Unless a bundler is a registered lobbyist, there's no requirement for campaigns to disclose their names. The Clinton campaign is the only one in the 2016 race so far to provide a list of its fundraisers.

While individual donations to the campaign are limited to $2,700, Clinton is also working with the Democratic National Committee and 32 state party committees, which have higher limits, to bring in bigger amounts. Through the joint fundraising committees, contributions of $350,000 and more can be pulled in from individual donors.

“You see establishment figures working for her that didn't work for Barack in 2008 and that aren't working for Bernie,” Harpootlian said. “Establishment people were for Hillary Clinton in 2007 and 2008, and they still are.”

So far, all of the money being raised for Clinton's campaign is going toward the primary contest with Sanders, a person with knowledge of the fundraising operations said. Clinton's bundlers will be able to hit up their networks for a fresh round of donations for the general election. Priorities USA Action, the main super-PAC supporting Clinton, has already started putting money into the general election. The group has booked at least $101.2 million worth of advertising time through Nov. 8, according to data from Kantar Media.

While Obama famously shunned Washington lobbyists in both of his campaigns, refusing to accept contributions from them, Clinton has been more open to help from K Street. Among her new bundlers are four registered lobbyists, including Mac Bernstein of DLA Piper, who represents defense giant Raytheon. DLA Piper's employees and their family members are among her top donors, having given $231,000 as a group. Jim Blanchard, the former Michigan governor who is the chair emeritus of DLA Piper's government affairs practice, is also raising money for Clinton.

“The value of lobbyists extends beyond donations and bundling from their firms to their network of deep-pocketed corporate and other clients that they can deliver to a campaign,” said Sheila Krumholz of the Center for Responsive Politics, a campaign finance watchdog.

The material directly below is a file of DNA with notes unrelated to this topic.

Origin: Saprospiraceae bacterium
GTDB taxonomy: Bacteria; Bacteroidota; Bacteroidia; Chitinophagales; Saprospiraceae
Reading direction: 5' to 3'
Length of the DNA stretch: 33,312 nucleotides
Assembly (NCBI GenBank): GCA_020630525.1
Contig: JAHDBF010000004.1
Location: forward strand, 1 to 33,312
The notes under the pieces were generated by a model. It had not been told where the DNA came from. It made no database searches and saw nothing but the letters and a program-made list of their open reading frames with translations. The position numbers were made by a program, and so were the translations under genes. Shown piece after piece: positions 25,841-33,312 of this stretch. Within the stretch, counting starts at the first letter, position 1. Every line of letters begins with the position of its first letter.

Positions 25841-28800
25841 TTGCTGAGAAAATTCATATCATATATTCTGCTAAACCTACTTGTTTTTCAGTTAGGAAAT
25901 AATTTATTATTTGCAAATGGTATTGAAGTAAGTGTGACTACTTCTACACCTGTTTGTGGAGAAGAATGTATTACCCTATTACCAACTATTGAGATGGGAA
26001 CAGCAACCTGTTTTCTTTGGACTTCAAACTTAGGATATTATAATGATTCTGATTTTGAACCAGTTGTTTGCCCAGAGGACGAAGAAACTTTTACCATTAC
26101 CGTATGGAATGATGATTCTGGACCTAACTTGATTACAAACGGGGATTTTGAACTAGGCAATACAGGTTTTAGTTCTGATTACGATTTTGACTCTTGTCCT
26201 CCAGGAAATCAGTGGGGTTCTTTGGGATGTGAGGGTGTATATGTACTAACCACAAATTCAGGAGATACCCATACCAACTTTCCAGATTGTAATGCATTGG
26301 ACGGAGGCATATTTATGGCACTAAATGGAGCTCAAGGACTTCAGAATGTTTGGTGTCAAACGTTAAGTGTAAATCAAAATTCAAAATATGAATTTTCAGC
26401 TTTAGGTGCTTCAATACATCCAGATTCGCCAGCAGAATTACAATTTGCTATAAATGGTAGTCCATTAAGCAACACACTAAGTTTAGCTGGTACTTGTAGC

Clinton has also landed some key supporters in the tech industry. Microsoft's top lobbyist, Fred Humphries, is one of her new bundlers, and employees of the company are among her top donors, having contributed $194,000 combined. Other first-time bundlers from tech include Ruth Porat, the chief financial officer of Google, whose employees have contributed $255,000, Salesforce.com Chief Executive Officer Marc Benioff, who brought in at least $500,000 for Obama’s re-election, and former Facebook executives Chris Kelly and Jennifer Carrico.

Clinton also has deep ties to elected officials in California, where she faces a critical contest against Sanders, who hopes a win there could persuade some superdelegates to switch their allegiance to him. Clinton's backers include Kevin De Leon, president pro tempore of the state Senate, and Los Angeles officials including Mayor Eric Garcetti.

Other elected officials have raised money for Clinton’s campaign. Among her new recruits are Senator Chris Murphy of Connecticut, Representatives Henry Cuellar of Texas, and Lois Frankel of Florida. Governor Andrew Cuomo of New York is another new Hillblazer.

“Having been someone who's bundled and knows the process, I think her fundraising is on target or maybe even ahead of target,” said Harpootlian. “She's going to have plenty of money, and with Sheldon Adelson saying he's going to spend $100 million, she's going to need the money.”

Before it's here, it's on the Bloomberg Terminal.
LEARN MORE